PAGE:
Tip 5: Use elastic bands to get your Front Lever
Tip 6: correct mobility & flexibility problems
And speaking of a curved back, some curvature issues could stem from a lack of mobility, which is the subject of this 6th tip. When we tend to bend at the hips or legs, which we will often see first in the positions in straddle et semi, it can come from a lack of mobility in the hips, buttocks and ischios.
To solve this little problem, here are some good exercises that I recommend that can help you get back on the right track:
Tip 7: Use the GTG method
You can do these small exercises regularly, a little when you want and without forcing too much. here is the seventh council.
What I mean by that is that you can apply the GTG method, which basically consists of doing a few low-intensity sets, one by one throughout your day, with plenty of rest between each. Of course, that will often involve having a barbell or something on hand at home. If you don't have one, I feel compelled to point to the one I finished designing myself; after many prototypes. It's wide, stable, and adjusts to four different heights for truly impressive versatility and exercise variety. It can support up to 120 kg load without losing stability. I'm very proud of it. In any case, and if it tempts you, it is available at this link in by clicking here.
Tip 8: Create your Front Lever routine
We go to 8th tip who is you doing and following a routine for the Front Lever. I would recommend that you put at least 2 or 3 exercises directly related to this figure by drawing from the different categories that we have seen, namely isometric exercises, pull-ups, readings and negatives.
Of course, the idea is to repeat this routine; to measure progress and make it evolve with the improvement of your times and repetitions. It would obviously be better to cram all that into a session drawn from the back and abs style, like that; you could also incorporate accessory exercises, such as pull-up variations or leg raises. Of course, the more Front Lever is a priority for you and the more predominant and regular it will be in your sessions and your weeks, the sooner you will have it, of course. But nothing prevents you from not giving it as much space if you have other objectives in parallel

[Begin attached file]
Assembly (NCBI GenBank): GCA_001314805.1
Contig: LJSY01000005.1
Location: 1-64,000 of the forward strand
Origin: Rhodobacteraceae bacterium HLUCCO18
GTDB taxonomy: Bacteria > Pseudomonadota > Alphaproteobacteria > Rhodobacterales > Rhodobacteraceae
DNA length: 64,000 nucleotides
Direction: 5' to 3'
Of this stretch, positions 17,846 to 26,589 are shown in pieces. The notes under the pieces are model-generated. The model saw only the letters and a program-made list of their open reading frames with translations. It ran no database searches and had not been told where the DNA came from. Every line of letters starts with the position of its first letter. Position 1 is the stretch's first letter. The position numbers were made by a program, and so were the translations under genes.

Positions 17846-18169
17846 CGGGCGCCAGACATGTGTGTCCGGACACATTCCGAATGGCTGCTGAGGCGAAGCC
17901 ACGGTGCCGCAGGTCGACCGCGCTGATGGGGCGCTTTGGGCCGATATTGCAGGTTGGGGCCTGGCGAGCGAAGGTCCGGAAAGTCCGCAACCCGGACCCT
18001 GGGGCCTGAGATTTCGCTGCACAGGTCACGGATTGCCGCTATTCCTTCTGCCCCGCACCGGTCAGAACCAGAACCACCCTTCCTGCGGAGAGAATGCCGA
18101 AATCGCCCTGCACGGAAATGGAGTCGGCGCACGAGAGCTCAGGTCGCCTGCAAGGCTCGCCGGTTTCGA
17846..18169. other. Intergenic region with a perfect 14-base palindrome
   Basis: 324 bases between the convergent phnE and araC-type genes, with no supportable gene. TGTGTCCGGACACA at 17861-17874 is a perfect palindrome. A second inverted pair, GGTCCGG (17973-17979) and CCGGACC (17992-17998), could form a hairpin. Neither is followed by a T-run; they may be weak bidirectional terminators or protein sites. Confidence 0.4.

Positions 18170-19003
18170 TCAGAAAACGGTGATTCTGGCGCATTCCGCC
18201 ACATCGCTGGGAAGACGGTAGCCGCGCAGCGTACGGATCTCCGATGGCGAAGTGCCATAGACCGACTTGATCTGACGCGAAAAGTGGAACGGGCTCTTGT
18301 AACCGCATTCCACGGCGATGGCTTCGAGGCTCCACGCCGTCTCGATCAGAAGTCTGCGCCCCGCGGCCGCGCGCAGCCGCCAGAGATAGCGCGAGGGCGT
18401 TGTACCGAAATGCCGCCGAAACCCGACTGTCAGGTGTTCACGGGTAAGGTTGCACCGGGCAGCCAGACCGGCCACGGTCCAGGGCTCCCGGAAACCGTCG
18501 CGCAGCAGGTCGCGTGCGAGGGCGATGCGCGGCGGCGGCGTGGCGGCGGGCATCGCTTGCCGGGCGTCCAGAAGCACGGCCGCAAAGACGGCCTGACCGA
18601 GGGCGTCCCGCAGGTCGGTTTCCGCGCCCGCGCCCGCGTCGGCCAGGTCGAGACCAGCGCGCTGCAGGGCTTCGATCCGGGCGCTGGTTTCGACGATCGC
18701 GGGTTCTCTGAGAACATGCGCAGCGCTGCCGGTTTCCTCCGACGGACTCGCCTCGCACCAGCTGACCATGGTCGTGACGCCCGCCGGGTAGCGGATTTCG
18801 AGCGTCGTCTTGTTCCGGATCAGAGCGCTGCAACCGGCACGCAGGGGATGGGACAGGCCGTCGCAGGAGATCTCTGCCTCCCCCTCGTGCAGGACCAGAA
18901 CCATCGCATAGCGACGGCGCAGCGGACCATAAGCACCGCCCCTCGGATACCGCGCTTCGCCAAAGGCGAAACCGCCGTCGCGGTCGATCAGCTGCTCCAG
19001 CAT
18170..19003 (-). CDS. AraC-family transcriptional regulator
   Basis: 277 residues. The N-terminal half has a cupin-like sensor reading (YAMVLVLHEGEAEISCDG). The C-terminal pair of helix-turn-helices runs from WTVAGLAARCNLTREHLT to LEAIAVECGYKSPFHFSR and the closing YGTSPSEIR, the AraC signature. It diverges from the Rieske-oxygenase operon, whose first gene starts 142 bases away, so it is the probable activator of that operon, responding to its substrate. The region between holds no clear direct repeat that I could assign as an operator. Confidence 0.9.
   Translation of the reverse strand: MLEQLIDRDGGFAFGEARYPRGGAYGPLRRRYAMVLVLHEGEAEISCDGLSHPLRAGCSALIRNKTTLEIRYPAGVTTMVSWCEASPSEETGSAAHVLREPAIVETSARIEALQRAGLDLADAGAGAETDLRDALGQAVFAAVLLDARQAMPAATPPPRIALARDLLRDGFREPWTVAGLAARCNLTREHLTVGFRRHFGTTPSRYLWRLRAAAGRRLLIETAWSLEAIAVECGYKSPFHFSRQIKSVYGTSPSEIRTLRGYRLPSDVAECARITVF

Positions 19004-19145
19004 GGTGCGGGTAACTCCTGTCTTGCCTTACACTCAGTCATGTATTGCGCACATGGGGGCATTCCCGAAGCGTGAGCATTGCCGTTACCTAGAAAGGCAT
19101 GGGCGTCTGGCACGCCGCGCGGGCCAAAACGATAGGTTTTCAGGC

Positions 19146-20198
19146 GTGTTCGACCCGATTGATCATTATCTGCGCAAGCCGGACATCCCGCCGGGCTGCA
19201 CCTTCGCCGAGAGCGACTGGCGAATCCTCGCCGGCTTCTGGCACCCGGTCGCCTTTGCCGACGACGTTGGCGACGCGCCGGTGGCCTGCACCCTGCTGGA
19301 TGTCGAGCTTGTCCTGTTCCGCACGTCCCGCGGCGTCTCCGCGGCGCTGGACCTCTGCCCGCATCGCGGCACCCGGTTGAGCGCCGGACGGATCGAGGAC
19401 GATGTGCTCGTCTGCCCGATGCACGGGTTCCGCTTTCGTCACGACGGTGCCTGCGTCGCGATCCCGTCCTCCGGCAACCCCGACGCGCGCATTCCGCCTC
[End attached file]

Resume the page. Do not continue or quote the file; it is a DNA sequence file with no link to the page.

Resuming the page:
Finally, to add some variety to your routines, here is a small selection of additional exercises. From what I've heard, not everyone consistently credits the same exercises as being the most effective for them, so maybe one or two of these will get you the best. little click that will be the key for you.
To conclude, I give you two more last mini tips that won't really help you strengthen yourself, but which will make you better immediately!
Having heavy legs will complicate the process, of course, as will doing your Front Lever only on a high bar, so if you want to test yourself on a position and maximize your score, take your shoes off and do it on a low bar, you can probably save a few seconds and that, clearly, is not bad.
In any case, I wish you the best of luck in all of this. Hope you could find something useful in this article, to watch the video just click here.
Take care of yourself ! ✌️